Understanding the Christening
So you've been invited to a Christening. What is it anyway? What can you expect to happen? What will you be expected to do? Don't worry. Let's take a closer look at this celebrated tradition.
There are two types of ceremonies; religious and non-religious. Irrespective of which type is chosen, the common theme throughout is love and surrounding the child with family and friends in order to celebrate the child's birth and life ahead.
A Christening is the child's first initiation into the religious faith. At a Catholic Christening, the parents make their declarations, the baby is baptised with holy water, and a lit candle representing Jesus as the light of the world, is given to the parents and Godparents. The priest may ask the parents to attend preparation classes to fully understand the significance of a baptism. Catholic Christenings are often held as a separate service for one or more children. There are no hymns and the service lasts approximately 30 minutes.
Secular (Non-Religious) Ceremonies
There are a range of non-religious celebrations to choose from including a Baby-Naming Ceremony, Welcoming or Thanksgiving. These options are free of any commitment to the Christian faith. People will often include contributions from family/friends, and finish it off with tea or a buffet. These ceremonies last on average 20 minutes.
Christenings are generally held within the first year of a baby's life, although some parents wait until the child is a little older.
Generally, photography is welcome during all types of ceremonies but it may be worth checking with the person presiding first as the congregation or gathering is likely to be invited to photograph the child, family and Godparents at specific points during the ceremony.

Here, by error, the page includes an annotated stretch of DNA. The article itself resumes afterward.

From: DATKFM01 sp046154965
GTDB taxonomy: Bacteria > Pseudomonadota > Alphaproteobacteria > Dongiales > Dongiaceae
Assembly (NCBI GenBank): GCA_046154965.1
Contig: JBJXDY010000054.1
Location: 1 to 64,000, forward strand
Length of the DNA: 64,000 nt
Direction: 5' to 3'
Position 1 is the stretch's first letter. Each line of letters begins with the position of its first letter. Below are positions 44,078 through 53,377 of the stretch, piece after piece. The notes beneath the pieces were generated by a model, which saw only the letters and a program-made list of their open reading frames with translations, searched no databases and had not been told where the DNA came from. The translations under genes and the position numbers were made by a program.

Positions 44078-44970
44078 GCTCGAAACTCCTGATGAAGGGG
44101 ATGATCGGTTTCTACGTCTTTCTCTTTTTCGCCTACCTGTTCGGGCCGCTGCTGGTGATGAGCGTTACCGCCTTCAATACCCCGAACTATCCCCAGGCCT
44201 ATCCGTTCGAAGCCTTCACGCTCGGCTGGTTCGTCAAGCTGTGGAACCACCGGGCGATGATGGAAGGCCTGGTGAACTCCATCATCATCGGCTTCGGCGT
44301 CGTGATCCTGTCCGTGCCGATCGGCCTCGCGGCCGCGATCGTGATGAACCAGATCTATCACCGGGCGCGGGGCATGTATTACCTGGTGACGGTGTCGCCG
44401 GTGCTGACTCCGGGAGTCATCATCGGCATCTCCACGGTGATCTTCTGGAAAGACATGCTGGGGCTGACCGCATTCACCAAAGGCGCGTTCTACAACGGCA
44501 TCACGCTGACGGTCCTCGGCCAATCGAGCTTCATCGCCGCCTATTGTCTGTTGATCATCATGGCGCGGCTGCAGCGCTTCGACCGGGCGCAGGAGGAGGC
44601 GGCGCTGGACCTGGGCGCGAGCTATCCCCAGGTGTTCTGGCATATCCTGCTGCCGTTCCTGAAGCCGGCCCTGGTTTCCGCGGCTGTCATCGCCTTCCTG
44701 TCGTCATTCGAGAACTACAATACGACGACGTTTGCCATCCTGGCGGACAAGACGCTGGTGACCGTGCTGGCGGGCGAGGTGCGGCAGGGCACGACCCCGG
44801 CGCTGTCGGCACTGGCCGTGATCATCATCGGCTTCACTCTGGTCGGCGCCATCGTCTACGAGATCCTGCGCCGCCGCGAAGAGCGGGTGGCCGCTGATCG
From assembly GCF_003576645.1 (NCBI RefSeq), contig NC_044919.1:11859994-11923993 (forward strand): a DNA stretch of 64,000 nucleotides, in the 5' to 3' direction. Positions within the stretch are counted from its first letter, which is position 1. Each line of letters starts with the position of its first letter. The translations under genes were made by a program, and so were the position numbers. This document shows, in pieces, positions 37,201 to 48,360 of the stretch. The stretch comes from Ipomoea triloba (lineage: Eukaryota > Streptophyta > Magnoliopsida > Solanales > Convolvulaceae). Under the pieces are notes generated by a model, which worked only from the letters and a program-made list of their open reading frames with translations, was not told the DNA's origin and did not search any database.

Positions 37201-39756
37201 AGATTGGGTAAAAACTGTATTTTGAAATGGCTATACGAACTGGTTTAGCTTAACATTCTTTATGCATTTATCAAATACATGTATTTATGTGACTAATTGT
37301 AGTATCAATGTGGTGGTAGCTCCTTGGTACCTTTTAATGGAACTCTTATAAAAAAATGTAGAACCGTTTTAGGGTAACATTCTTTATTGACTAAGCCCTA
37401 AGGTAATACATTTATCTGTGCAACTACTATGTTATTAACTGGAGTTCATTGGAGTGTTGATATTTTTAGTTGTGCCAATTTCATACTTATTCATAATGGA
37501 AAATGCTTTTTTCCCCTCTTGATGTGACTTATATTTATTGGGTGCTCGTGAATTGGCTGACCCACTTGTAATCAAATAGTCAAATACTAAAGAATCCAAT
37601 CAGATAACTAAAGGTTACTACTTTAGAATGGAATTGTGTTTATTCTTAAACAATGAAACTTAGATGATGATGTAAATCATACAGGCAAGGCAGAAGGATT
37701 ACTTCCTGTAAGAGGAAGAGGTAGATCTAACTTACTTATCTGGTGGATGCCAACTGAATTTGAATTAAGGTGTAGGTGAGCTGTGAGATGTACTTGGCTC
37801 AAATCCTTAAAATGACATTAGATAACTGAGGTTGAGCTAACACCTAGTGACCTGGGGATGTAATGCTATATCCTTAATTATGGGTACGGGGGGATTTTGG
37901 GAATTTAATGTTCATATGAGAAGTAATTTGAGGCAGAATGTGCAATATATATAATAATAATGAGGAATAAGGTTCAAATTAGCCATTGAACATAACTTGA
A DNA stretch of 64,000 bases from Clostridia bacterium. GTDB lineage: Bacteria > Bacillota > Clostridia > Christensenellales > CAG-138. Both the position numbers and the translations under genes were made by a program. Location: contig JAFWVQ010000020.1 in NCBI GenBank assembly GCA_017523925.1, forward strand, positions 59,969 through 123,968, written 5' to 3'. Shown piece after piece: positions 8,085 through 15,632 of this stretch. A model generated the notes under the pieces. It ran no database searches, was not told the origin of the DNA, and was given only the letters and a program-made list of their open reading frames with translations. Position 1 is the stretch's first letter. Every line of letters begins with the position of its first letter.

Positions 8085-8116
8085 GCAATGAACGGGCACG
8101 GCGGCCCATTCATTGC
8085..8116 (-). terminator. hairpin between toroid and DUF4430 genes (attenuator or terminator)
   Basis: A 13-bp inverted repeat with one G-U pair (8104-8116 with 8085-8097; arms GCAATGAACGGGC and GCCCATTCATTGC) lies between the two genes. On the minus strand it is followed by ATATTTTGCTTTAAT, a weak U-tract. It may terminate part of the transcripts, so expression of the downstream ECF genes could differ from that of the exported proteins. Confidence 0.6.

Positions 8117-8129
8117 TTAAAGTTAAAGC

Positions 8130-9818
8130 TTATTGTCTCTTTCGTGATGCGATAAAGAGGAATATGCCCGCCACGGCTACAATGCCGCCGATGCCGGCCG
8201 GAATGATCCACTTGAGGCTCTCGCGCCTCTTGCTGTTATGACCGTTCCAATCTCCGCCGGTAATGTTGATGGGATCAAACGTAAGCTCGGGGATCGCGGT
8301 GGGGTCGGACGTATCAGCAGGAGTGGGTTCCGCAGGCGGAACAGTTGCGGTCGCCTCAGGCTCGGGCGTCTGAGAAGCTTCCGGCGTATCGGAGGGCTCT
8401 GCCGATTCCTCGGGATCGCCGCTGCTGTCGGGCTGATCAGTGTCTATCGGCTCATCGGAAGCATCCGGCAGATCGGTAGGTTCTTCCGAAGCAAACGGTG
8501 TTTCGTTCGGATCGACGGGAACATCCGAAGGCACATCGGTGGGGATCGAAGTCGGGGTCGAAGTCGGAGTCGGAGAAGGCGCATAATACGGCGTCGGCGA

The child will usually be dressed in a special Christening outfit/gown or family heirloom garment. Women would be expected to dress smartly - hats are not necessary, and for men, suits or smart shirt and trousers. Ties are often not a necessity, particularly for summer ceremonies.
After the ceremony, a buffet or tea is generally served at the parent's home. The child will be shown off to all the family and friends, and Christening gifts are generally presented to the child. After the buffet, the official cake may be cut, and at this point, some people choose to plant a tree or dedicate a plant which will grow with the child.
Role of the Godparents
There are usually three Godparents - two the same sex as the child. The role of the Godparent comes from the days when converts to the early Christian church were usually adults whose parents were not Christians. The Godparents role was to provide a Christian mentor to help them through life. People also link the role of the Godparent with that of becoming 'legal guardian' should the child ever be orphaned. However, this would need to be written into a will with the permission of the Godparents themselves. Non-religious participants usually engage a 'mentor' who will watch over the child and steer them through life with help, care and advice.
Godparents are chosen for their own Christian beliefs but also because they are very close friends of the parents, or other family members. Godparents or guardians should be people who are going to be around to offer support for the child if needed.
Many people prefer a traditional gift idea for a Christening such as pewter, silver or china; these are great gifts for the child to treasure. Another nice idea is to provide a photo album or keepsake box to store precious memories of the child's special day. For religious ceremonies it is common for a silver cross and chain or a bible to be presented to the child.